Visas for Vietnam are required for US citizens and take a little more pre-planning than some other Asian countries. You can not just show up and apply for a Visa on Arrival. Visas must be done in advance at a consulate near you or can be done on arrival with a letter from an agency within Vietnam that provides you clearance for this. Paradise Cruises wrote our letter for around $10 USD per person. This is the best explanation I found about the process.

Tuesday, October 4, 2016

lazy days in luang prabang

After several bustling days in Thailand, Caitlin and I headed to Laos.

On tiny Laos Airlines.

On the once a day flight from Chiang Mai.

overlooking the area around Luang Prabang

We landed in Luang Prabang and were hustled into a shared taxi van off to our Villa Ban Lakkham, our home for three nights.

Like the rest of Asia, Laos was HOT.

But unlike so much of Asia, Luang Prabang was so laid back, with little for the "have to do" list.

Which was awesome.

loving the innovative planters.
It was so green and lush in Luang Prabang. And everyone was so friendly. And adorable.

We relaxed and wandered the town.

bamboo bridge.
we did not cross it...

We shopped. We ate. We lounged at local cafes. (Utopia does actually exist here!)


#child labor
If you can't sell your wares, maybe your child can guilt the tourists into it. 

We watched the monks walk the street to collect alms.


We did venture out of town to visit the KuangSi waterfalls, but we'll have to wait for Caitlin to share some pics from her GoPro. I didn't take my camera. We knew that everything would get wet and there wouldn't be storage to keep any extra stuff safe.

Just outside of town, this was fairly common. Rubble and a food stall. 

We learned about the tradition of Laos weaving and Hmong handicrafts. Check out Ock Pop Tok and Passa Paa. I bought soooooo much stuff.

This work was amazing, but a little beyond my budget.

a local residence

We helped the local economy with all the purchases we made.

Gorgeous designs from Passa Paa. 

Found this on our first night in town and decided we wouldn't bargain with anyone.
We'd pay what they were asking. 

life in Luang Prabang

And then we met an American named Michael.

His story to come in a separate post because it led to our most favorite experience of our trip.

Traveler tips:

While in Luang Prabang, we ate here, here (more than once!), and here. And some other places too, which apparently were less than memorable. : P

We stayed at Villa Ban Lakkham, linked above. Taxi service at the airport was shared. Grab a ticket from the desk. Price was quoted then, but I can't remember when we paid.

Visas for Laos were done at the airport. We waited in one long line to hand over the forms we received on the airplane, a photo and to pay. I think it was $36 (USD). Totally random amount. Then you wait some more for your visa to be put in your passport. After you get your passport back, you wait in another line to go through passport control and have your passport stamped.

Wednesday, September 28, 2016

catchin' some zzzzzzz's

All over Asia we caught people sleeping...just about everywhere.

Here's a collection of some of the best!

Tight security. 

You didn't need anything, did you? 

If I have to make one more flower...

And Caitlin caught this one:

Sunday, September 25, 2016

elephants. and more elephants.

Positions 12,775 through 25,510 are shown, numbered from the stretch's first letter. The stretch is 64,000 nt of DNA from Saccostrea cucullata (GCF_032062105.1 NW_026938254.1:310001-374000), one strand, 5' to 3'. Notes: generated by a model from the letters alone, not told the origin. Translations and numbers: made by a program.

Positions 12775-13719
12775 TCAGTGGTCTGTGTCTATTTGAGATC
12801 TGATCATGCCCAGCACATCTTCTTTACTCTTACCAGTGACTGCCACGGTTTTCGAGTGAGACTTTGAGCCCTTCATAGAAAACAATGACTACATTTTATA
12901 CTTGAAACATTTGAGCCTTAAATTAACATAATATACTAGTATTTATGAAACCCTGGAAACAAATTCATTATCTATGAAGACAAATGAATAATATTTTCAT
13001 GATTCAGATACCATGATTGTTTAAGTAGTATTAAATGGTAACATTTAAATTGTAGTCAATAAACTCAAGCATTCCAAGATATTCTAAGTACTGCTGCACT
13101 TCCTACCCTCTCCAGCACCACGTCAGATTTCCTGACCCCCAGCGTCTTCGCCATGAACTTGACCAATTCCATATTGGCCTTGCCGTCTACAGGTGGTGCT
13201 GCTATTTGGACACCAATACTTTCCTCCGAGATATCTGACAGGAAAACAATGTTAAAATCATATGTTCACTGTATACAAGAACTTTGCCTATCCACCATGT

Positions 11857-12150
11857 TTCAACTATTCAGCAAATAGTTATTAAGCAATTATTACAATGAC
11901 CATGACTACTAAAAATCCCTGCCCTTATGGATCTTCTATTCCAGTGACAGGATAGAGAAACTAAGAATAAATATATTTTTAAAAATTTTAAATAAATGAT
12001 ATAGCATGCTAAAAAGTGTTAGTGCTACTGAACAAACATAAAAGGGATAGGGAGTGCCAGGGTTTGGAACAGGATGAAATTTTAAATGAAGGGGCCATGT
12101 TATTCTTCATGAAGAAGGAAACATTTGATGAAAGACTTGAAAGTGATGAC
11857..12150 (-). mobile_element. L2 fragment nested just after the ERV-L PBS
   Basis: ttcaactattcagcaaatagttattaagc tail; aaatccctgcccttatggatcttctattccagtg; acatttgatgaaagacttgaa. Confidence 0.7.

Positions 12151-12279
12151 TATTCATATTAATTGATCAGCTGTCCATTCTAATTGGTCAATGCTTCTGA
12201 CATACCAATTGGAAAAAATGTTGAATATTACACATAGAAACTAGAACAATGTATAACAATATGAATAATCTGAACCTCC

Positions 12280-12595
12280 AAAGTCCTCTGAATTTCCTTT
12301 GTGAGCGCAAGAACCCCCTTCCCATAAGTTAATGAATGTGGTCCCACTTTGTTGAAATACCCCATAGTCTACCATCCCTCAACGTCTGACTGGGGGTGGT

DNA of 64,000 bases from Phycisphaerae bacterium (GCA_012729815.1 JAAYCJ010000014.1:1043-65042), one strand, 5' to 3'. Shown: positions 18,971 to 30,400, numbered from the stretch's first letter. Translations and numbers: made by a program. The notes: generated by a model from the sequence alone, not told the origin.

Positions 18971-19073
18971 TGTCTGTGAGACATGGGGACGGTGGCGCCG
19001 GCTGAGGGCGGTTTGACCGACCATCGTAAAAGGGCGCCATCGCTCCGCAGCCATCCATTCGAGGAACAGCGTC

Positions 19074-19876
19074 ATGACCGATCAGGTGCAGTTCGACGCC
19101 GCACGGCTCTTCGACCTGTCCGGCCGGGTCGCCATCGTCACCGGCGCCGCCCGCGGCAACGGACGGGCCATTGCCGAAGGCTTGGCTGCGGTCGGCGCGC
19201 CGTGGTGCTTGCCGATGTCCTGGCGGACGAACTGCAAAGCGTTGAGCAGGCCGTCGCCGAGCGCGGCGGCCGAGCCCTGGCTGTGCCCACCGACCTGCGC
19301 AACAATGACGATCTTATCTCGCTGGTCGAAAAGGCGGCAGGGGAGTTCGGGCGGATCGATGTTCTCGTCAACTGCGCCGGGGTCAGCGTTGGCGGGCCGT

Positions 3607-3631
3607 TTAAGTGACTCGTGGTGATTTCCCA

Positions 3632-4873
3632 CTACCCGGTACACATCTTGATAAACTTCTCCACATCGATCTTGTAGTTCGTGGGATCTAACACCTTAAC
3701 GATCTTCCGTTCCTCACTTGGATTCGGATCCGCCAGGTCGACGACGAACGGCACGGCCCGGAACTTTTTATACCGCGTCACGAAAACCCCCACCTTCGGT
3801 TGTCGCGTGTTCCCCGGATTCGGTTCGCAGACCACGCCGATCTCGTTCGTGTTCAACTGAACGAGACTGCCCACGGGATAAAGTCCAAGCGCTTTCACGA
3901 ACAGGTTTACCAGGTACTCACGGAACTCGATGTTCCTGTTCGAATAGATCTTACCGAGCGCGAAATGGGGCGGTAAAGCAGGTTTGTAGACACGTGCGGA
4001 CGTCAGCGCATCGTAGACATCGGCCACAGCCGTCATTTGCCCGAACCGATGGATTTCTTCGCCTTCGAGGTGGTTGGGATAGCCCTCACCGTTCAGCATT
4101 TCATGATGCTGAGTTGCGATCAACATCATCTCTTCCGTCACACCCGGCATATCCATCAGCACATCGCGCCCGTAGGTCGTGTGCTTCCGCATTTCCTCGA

We arrived in Chiang Mai mid morning. Our hotel wasn't able to let us into the room so soon so we set out exploring.

Once again the heat was overpowering. We browsed several of the towns temples and found some lunch.

small temple near our hotel

found this dog in a box at the ENP office

love this.

And then I basically collapsed.

I had some combination of jet lag and heat exhaustion.

It was not pretty.

I couldn't get out of the bed.

Caitlin had to find dinner on her own and bring me gatorade and crackers.

I was praying for a recovery that allowed the next day to happen without issue.

Because it was our day with the ELEPHANTS!

We did a lot of research before booking this adventure. We read several articles about the abuse inflicted on elephants by different companies and while we wanted to spend time with elephants while in Thailand we didn't want to contribute our tourism dollars to a company that encouraged any harmful behaviors.

So we chose to spend our day at the Elephant Nature Park. We booked the Care for Elephants package, which means that we would be able to feed the elephants, bathe the elephants and walk through the jungle with them.

All of the elephants at ENP have been rescued from mistreatment in other places.

We spent our day with four female elephants. They clearly are conditioned to know how this works. When we showed up they wandered up to us because our arrival indicates feeding time. We were given bags of food to carry and if you have food the elephants will follow you.

One of the elephants we spent the day with is featured here.

Anything in your hands is fair game in the minds of the elephants.

So mind your cell phones!

We wandered around for a bit, feeding the elephants as we went. We stopped for lunch and left the herd for awhile.

After lunch, we slogged our way through deep mud to get in the river with the elephants.

One of the elephants walked into the river, laid down and took a huge dump.

I proceeded to wait til that floated downstream before going any further.

The elephants were never forced to do anything. They were, of course, bribed with fruit all day long.

While in the river, we tossed some buckets of water on the elephants and inadvertently, ourselves.

All the while praying we weren't simultaneously contracting some weird disease or bacteria from the not so attractive water.

After walking back to our point of origin we were able to go to the actual ENP main park and see the baby elephant that was recently born. So adorable!

Our day at ENP was awesome. It was amazing to be up close (real close!) to such giant creatures.

If you choose to visit Thailand, I hope you'll consider ENP as the place to give your tourist dollars. It costs a little more, but you'll be able to leave knowing that your dollars are actually going to help give Asian elephants a better life.